20 day wait for Raikkonen’s title confirmation

CommentPosted on | Author Keith Collantine

Kimi Raikkonen, Felipe Massa, Fernando Alonso, Ferrari, 2007 | Ferrari MediaThe watching world will have to endure a 20 day wait to learn whether Kimi Raikkonen really has won the 2007 world drivers’ championship.

To me this seems an unacceptably long amount of time to wait for such an important decision. Howls of criticism have been hurled at McLaren for choosing to appeal, but I think the real villains here are the FIA and stewards for taking so long.


Appeals against the results of races are nothing new. The most celebrated such case concerned the Ferraris of Eddie Irvine and Michael Schumacher in the 1999 Malaysian Grand Prix. Initially disqualified (making McLaren’s Mika Hakkinen world champion) they were later reinstated, and the championship was decided at the subsequent Japanese Grand Prix.

On that occasion the FIA mobilised itself quickly enough to hear the appeal in the two-week gap between the two races. This year the appeal against the finishing positions of the Williams and BMW cars in the Brazilian race will take place 25 days after the chequered flag fell.

Of course the court’s first priority is to arrive at the correct verdict. But there is no reason to believe the matter is being delayed to ensure the accuracy of the verdict by waiting for all the evidence to come to light. It seems the extent of the evidence is already available.

The court of appeal was originally scheduled to meet next week to hear the case between Williams and Prodrive over the use of customer cars (which is also pressing and due a resolution). Why can the Brazilian GP enquiry not be heard in this now-vacant slot?

Many argue that it would be injurious to the reputation of Formula 1 for the championship to be decided in a court room. I certainly agree with that point of view. But it is just as bad that there will be such a long wait to see the matter resolved.

Are McLaren right to appeal?

Kimi Raikkonen, Lewis Hamilton, Interlagos, 2007 | Ferrari MediaAnother popular sentiment is that McLaren are being bad losers by appealing. They can’t win on the track, the argument goes, so they’re trying to win with lawyers.

It’s easy to see things that way especially at the end of another season scarred by controversy. But McLaren aren’t doing anything wrong.

The rules are clear and it seems that two teams broke them. The reaction of the Brazilian Grand Prix stewards to dismiss the case on the grounds of insufficient evidence might seem to some an attempt to dodge the issue on a technicality.

But this is not like accidentally using an extra set of wet weather tyres in non-qualifying practice – four cars might have gained a performance advantage by using fuel that was several degrees cooler than their rivals’ throughout a race. Whether that statement is true or false I cannot say – but it behoves the FIA to make sure.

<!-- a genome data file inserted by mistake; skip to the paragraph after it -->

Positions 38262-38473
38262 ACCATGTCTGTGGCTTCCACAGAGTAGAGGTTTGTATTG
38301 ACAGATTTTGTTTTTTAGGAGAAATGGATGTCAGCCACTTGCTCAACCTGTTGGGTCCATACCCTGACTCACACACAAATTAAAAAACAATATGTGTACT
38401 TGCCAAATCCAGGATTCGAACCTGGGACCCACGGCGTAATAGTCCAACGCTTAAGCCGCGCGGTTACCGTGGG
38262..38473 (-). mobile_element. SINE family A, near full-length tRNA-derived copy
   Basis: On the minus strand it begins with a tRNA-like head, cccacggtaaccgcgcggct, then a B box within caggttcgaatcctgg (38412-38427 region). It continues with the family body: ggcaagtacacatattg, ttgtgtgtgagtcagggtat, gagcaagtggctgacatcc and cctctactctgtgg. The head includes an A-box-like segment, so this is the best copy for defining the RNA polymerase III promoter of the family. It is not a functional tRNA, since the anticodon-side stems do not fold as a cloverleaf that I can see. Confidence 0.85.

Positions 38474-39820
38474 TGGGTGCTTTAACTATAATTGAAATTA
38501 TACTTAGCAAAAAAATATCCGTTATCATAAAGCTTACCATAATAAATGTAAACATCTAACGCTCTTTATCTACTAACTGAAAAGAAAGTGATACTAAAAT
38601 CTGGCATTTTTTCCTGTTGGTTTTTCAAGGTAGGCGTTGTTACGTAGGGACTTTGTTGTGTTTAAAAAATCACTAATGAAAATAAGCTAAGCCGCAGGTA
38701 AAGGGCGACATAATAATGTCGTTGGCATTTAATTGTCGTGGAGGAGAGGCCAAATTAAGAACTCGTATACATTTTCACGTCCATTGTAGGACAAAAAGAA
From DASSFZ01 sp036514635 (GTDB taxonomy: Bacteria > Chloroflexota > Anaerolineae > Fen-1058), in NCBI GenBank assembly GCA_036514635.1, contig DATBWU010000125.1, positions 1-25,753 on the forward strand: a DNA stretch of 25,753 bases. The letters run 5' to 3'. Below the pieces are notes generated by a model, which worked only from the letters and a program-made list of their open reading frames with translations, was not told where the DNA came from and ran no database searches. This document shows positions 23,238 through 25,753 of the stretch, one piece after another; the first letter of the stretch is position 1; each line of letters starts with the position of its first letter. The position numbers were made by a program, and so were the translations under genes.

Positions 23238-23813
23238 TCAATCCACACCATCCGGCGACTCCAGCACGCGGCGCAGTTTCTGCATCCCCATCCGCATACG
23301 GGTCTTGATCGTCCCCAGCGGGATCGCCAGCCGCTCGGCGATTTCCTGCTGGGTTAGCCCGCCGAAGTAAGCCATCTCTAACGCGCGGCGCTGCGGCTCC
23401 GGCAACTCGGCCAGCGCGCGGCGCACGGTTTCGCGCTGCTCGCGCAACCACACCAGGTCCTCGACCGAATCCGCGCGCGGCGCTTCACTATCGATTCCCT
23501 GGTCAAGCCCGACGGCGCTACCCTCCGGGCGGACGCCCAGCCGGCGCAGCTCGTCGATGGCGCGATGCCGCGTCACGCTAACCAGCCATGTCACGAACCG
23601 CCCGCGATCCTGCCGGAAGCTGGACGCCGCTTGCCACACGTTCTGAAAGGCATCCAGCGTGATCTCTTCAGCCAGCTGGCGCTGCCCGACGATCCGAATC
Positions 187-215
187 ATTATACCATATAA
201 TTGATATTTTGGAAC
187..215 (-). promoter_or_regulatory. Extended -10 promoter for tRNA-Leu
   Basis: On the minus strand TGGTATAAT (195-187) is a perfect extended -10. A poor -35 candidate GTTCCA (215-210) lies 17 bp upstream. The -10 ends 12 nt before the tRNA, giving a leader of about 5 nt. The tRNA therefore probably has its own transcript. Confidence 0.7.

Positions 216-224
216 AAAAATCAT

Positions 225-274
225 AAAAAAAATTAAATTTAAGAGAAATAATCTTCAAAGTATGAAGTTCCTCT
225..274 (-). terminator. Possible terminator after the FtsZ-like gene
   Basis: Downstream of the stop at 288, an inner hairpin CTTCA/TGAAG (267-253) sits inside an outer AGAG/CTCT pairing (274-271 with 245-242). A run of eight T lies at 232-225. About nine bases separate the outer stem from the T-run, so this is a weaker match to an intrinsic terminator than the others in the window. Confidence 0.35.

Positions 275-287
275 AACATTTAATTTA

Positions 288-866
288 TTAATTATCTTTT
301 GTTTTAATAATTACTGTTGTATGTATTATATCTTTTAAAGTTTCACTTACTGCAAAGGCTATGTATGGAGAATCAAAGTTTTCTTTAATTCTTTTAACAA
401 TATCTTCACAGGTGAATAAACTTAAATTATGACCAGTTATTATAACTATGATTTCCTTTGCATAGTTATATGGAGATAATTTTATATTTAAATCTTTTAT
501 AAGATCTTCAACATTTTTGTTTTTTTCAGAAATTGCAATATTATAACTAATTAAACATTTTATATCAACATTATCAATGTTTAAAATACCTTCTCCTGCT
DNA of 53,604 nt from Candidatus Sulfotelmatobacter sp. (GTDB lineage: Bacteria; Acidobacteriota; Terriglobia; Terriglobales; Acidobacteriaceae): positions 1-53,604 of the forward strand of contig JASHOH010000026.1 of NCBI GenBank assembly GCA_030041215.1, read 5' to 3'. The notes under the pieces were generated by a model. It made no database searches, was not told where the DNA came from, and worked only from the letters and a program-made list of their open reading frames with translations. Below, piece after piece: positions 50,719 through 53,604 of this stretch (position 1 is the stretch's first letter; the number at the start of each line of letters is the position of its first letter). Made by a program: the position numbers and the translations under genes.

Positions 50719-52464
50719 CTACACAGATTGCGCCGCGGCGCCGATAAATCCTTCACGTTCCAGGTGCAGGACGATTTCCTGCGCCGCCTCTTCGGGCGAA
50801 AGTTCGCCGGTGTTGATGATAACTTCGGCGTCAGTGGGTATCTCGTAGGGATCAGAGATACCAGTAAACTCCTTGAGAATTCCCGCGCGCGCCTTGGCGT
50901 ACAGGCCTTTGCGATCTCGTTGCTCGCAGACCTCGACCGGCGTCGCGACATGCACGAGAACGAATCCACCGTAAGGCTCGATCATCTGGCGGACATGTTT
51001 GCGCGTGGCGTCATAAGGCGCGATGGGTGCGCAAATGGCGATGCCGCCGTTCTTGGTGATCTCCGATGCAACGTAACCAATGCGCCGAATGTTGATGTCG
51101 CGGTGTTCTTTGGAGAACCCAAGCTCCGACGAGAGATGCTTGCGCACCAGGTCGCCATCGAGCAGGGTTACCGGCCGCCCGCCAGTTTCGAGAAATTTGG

McLaren has said that, “it does not question the integrity of either the BMW or Williams teams,” suggesting it feels the discrepancy was simply a mistake and not an attempt to gain a performance advantage.

How can McLaren appeal?

Writing in the Autosport.com journal Thomas O’Keefe argued that McLaren’s right to appeal might be rejected on various technicalities.

However the admission of the case to the appeal court would seem to set those issues aside. At any rate, denying McLaren the right to appeal against a decision that might have cost one of their drivers the world championship might not reflect well on the sport.

How will McLaren appeal?

On the face of it the smart money is against McLaren winning the appeal. But this season has been anything but predictable, and McLaren might be able to use their own expertise to transform what looks like a lost cause into a very difficult decision for the appeal court.

Whatever conspiracy theory nonsense has been devised about the FIA favouring Lewis Hamilton, there is no way the sport’s governing body will want to change the identity of the champion after the final race. It would be unprecedented and potentially even worse for F1’s reputation than the ‘spying’ scandal.

But this is not an appeal against Raikkonen’s championship victory. The question before the court is whether four cars (three of which finished in front of Hamilton’s) broke the FIA Technical Regulations article 6.5.4:

No fuel on board the car may be more than ten degrees centigrade below ambient temperature.

There are two key grounds for dispute. First the accuracy of the FIA’s track temperature may be disputed. The FIA put the temperate in the low sixties, but Bridgestone’s thermometers put it in the high forties.